PCOS and diabetes are intricately linked. Up to half of women with PCOS will end up with Type 2 diabetes, a good deal of it “early onset,” meaning you get diagnosed at a much younger than expected age. Usually, we think of diabetes as a disease of middle age, but people are getting diagnosed even in their teens with Type 2. I was diagnosed at age 32, which means I’ve been living with diabetes for over two decades at this point.
PCOS experts now believe that most women (over 2/3, according to Marshall and Dunaif, 2012) with PCOS also have insulin resistance, which is at the root of Type 2 diabetes.
Insulin allows your cells to absorb the glucose you consume. If the cell isn’t healthy enough to respond properly, it will not allow the glucose or fuel to be taken in and used, and then you have insulin resistance. Women with PCOS have high rates of insulin resistance, pre-diabetes, and diabetes.
Anything that we’d call a carb has glucose, or sugars in it. Even vegetables, fruit, and milk have carbs. They’re still healthy foods, but you may need to be mindful of how much or what types you’re eating.
Insulin resistance, pre-diabetes (that place between knowing you have insulin resistance and actually developing full-blown diabetes), and diabetes are all inflammatory states. PCOS is also a chronic inflammatory state.
Inflammation contributes to mood disorders like depression and anxiety as well. About 2/3 of people with diabetes also have depression. If you have PCOS, insulin resistance, pre-diabetes, or diabetes, you are at a much higher risk for depression.
When you have PCOS, you and your doctor should assume that you have insulin resistance, unless and until you have evidence that it’s not the case. One of your primary treatment goals should be to reduce insulin resistance, with the goal of preventing pre-diabetes or diabetes.
When you improve insulin resistance, you will improve not only your risk for diabetes but also your mental health.
1. Consistent daily – or almost daily – exercise like weight training, walking, and yoga will help improve insulin resistance dramatically. For some tips on how to get started, or keep going, with an exercise plan, see my blog Exercise Quick Tips for Women with PCOS.
2. Reducing unhealthy carbs and increasing healthy carbs in your diet will also help to dramatically improve your insulin resistance:
3. Don’t drink your calories/carbs/sugars. No sodas, juices, sweetened coffee beverages, milkshakes, or smoothies (unless you’re sure it’s a low-carb recipe).
4. As much as possible, eliminate the processed sugars and flours from your food repertoire – white flour, white sugar, pastries, pies, cookies, cakes, most crackers, buns, and breads. Pasta and white rice too, except in small quantities – half a cup to a cup is okay. Same with white potatoes. I don’t believe in completely and permanently eliminating any foods, unless you’re allergic to them or have celiac disease, but the truth is, most of us just can’t handle the excess.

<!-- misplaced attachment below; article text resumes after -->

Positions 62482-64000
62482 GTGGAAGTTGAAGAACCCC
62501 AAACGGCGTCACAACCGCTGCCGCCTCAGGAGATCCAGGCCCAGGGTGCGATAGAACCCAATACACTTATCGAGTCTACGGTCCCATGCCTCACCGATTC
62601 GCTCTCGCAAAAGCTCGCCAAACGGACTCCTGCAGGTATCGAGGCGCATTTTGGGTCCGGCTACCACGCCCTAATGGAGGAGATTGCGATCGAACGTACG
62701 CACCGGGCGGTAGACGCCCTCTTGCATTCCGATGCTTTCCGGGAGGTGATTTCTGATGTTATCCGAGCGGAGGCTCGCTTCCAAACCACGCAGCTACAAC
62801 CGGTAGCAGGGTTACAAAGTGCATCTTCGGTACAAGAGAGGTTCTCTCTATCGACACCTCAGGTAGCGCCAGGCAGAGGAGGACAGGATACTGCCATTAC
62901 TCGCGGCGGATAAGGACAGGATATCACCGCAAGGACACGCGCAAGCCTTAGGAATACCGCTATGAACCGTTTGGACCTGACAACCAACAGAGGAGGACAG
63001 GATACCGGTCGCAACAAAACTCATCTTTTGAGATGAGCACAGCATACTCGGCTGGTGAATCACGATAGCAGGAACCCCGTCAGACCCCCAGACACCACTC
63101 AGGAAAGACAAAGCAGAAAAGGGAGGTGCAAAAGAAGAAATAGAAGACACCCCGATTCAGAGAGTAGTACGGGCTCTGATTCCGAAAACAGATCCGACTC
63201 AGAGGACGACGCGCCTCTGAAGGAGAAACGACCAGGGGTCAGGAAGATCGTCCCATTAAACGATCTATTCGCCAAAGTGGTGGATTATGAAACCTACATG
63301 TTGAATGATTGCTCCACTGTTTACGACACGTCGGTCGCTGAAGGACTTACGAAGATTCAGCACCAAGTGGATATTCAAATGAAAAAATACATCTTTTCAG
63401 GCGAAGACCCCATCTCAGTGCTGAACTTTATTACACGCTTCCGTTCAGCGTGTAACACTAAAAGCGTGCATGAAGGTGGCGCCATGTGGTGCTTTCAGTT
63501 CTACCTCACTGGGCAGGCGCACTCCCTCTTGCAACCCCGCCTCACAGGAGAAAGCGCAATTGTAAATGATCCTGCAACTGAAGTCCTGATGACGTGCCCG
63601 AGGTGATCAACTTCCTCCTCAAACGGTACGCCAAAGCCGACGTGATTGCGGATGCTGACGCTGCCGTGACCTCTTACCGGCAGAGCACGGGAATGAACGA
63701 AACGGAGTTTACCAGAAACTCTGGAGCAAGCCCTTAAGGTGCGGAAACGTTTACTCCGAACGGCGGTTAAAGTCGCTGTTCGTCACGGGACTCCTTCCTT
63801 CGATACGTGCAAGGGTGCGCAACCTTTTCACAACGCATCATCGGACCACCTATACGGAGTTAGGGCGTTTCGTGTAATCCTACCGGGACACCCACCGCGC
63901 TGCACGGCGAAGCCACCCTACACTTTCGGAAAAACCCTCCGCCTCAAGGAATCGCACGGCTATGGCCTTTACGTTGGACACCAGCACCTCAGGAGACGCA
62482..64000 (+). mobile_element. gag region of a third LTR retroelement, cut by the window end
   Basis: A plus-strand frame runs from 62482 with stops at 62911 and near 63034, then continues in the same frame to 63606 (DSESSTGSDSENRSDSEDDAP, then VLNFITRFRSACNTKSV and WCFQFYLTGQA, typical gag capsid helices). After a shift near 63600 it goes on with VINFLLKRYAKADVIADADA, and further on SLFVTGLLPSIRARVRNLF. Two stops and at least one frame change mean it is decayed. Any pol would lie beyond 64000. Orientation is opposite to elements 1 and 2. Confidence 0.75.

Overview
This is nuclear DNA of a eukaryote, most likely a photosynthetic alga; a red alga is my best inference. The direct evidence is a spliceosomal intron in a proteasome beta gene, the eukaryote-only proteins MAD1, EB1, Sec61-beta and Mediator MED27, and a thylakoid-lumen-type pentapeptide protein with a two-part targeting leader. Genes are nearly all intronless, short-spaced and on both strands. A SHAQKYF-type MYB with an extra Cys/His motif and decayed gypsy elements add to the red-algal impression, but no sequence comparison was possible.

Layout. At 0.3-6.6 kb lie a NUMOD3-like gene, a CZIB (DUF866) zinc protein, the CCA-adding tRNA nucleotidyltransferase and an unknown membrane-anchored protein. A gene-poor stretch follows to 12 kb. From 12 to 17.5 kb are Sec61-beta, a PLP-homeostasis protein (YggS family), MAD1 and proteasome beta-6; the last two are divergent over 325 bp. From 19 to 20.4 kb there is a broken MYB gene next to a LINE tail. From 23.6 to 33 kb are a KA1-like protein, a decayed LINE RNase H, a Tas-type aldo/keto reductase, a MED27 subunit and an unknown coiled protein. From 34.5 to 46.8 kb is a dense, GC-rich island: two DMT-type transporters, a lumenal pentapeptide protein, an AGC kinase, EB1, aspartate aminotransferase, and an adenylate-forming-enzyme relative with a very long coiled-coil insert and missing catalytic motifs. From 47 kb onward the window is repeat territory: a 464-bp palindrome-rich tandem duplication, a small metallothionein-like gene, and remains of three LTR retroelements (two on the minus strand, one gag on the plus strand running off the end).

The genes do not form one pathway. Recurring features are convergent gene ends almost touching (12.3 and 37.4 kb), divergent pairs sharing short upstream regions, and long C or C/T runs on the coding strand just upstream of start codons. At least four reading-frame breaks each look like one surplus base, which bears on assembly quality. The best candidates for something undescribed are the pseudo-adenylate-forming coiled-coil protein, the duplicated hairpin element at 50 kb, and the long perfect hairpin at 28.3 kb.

5. Increase your intake of good carbs. Make sure you’re getting a couple servings of fruit each day, and as many green vegetables as you can handle. An easy way to do this is to make at least one meal a day vegan or vegetarian. Good carbs also include things like almond flour, quinoa, steel-cut oats, brown rice, yams, etc. Including the more carby vegetables in limited quantities provides important variety, increased nutrients, and satisfaction.
6. A lot of people suggest that all dairy should be banned when you have PCOS, but like everything else, I think it’s a personal call. Take a stand on dairy, and try adhering to whatever it is for a month. See how you feel physically and mentally. Most of us can handle a little ½ and ½, grass-fed butter, or Greek yogurt without a problem. But not all of us. If you substitute other “mylk,” make sure you’re not choosing a high-carb version that’s sweetened.
7. Be gentle with yourself as you make these changes. There’s no such thing as perfection, but you can get better and better while reducing insulin resistance, brain inflammation, and mood symptoms.
8. And don’t forget to join my private Facebook group for support and to share your experiences, at PCOS Psychology!
Marshall, J. C., & Dunaif, A. (2012). All Women With PCOS Should Be Treated For Insulin Resistance. Fertility and Sterility, 97(1), 18–22. http://doi.org/10.1016/j.fertnstert.2011.11.036
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